Malaysia - slowdown in cigarette consumption..

January 30, 2009 - According to statistics by the Confederation of Malaysian Tobacco Manufacturers, the overall industry volume in the first three quarters of 2008 dropped 2.2% from the same period a year earlier. With most markets sliding into an economic downturn, the Philip Morris (Malaysia) Sdn Bhd managing director Ilwoo Chong said the industry could see a slowdown in cigarette consumption.

"The Asian market is not a growing market. For Malaysia, it has come to a point where (growth) would be stagnant," Chong told The Edge Financial Daily.

Another player, British American Tobacco (M) Bhd (BAT), has been quoted as saying cigarette sales volumes would face pressure as hefty tax imposed on the industry would lead to price jumps. Also, another challenge starting this month is that cigarette packs sold in the country would have to bear pictorial warnings to discourage smoking.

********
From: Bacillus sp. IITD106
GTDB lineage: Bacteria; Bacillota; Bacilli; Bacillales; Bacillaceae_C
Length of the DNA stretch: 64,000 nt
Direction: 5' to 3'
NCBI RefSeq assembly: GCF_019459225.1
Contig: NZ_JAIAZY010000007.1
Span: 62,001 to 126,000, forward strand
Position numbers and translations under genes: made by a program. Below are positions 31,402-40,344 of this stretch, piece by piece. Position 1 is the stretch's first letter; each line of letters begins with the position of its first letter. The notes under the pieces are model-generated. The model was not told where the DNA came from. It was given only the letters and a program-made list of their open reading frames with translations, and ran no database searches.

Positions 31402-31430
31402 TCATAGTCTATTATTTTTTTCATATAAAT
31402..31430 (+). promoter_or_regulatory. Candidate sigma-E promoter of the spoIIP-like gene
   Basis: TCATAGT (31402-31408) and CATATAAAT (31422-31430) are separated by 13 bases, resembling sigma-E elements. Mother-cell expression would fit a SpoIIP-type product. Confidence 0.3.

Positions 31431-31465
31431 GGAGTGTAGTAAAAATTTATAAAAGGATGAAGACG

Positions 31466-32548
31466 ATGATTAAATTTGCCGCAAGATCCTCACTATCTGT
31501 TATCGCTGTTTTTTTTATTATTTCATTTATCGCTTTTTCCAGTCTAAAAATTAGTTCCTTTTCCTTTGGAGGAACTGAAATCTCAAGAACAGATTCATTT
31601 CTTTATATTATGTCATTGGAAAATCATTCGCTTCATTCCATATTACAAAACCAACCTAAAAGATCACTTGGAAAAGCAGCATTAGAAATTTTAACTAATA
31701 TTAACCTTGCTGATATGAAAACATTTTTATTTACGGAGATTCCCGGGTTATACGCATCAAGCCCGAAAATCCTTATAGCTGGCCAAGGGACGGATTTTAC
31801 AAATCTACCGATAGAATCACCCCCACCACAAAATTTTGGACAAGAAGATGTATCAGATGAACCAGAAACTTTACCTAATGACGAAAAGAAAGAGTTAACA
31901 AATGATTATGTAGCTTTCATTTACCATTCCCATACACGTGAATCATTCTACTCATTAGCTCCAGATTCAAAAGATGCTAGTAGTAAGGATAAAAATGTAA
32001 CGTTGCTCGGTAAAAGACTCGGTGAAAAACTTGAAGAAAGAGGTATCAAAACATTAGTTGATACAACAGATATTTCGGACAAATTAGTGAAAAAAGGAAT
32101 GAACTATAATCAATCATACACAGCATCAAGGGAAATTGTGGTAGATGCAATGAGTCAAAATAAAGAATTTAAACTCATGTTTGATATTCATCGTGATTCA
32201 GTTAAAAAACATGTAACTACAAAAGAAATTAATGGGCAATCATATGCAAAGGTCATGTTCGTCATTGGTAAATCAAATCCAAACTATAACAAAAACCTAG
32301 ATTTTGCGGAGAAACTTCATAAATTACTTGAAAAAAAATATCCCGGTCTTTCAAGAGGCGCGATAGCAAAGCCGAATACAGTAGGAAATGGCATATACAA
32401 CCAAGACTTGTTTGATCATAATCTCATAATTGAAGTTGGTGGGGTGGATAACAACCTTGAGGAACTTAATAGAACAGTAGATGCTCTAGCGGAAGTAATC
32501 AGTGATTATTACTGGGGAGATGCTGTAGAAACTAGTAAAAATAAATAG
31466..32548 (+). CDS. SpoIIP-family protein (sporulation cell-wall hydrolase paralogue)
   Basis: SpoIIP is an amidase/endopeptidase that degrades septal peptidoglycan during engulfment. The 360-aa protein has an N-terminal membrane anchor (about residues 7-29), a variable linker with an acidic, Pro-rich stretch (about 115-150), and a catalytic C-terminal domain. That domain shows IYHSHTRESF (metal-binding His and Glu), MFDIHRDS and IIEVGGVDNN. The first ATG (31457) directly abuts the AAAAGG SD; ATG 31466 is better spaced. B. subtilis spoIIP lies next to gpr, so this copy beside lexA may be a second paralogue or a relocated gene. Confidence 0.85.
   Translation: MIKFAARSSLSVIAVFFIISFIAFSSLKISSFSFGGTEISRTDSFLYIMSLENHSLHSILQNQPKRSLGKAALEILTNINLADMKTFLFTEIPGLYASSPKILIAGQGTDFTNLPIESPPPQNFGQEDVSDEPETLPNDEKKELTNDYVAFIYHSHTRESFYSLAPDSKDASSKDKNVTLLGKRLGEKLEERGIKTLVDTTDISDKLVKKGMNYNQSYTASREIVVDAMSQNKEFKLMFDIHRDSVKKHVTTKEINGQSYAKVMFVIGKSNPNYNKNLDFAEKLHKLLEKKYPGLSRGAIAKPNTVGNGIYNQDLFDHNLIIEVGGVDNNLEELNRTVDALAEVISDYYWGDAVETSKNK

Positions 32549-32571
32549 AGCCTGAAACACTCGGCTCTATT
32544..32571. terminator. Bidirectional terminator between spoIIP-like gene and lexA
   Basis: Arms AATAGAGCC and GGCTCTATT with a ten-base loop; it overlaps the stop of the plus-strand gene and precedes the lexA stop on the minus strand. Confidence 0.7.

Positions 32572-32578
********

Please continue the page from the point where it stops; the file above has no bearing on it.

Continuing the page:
Also, the Health Ministry was reported to consider plans to increase no-smoking zones.

With the introduction of the RM6 floor price (minimum pricing of RM6 for a pack of 20-cigarettes), the retail price difference between the Big Three brands and the extremely low-priced cigarettes (ELPC) would be reduced to as little as 50 sen per pack of 20s from a difference of RM2 to RM3.50 per pack. The ELPC brands had been steadily gaining market share as tax imposed on the tobacco firms led to more expensive cigarettes. From a market share of 2.5% in 2005, ELPC has raised its market share to 8% as at the second quarter of last year, according to a report by Maybank Investment Bank Bhd.

For the industry players, however, a bigger concern was the increase in illicit cigarettes. According to Chong, illicit cigarettes account for about 25% of industry share last year from 14% five years ago. The World Bank has stated that price differences between countries or states would clearly give rise the incentive to smuggle cigarettes.

Reference: 28-01-2009: Slowdown in cigarette consumption, says Philip Morris
by Lim Shie-Lynn, The Edge Daily, 1/28/2009.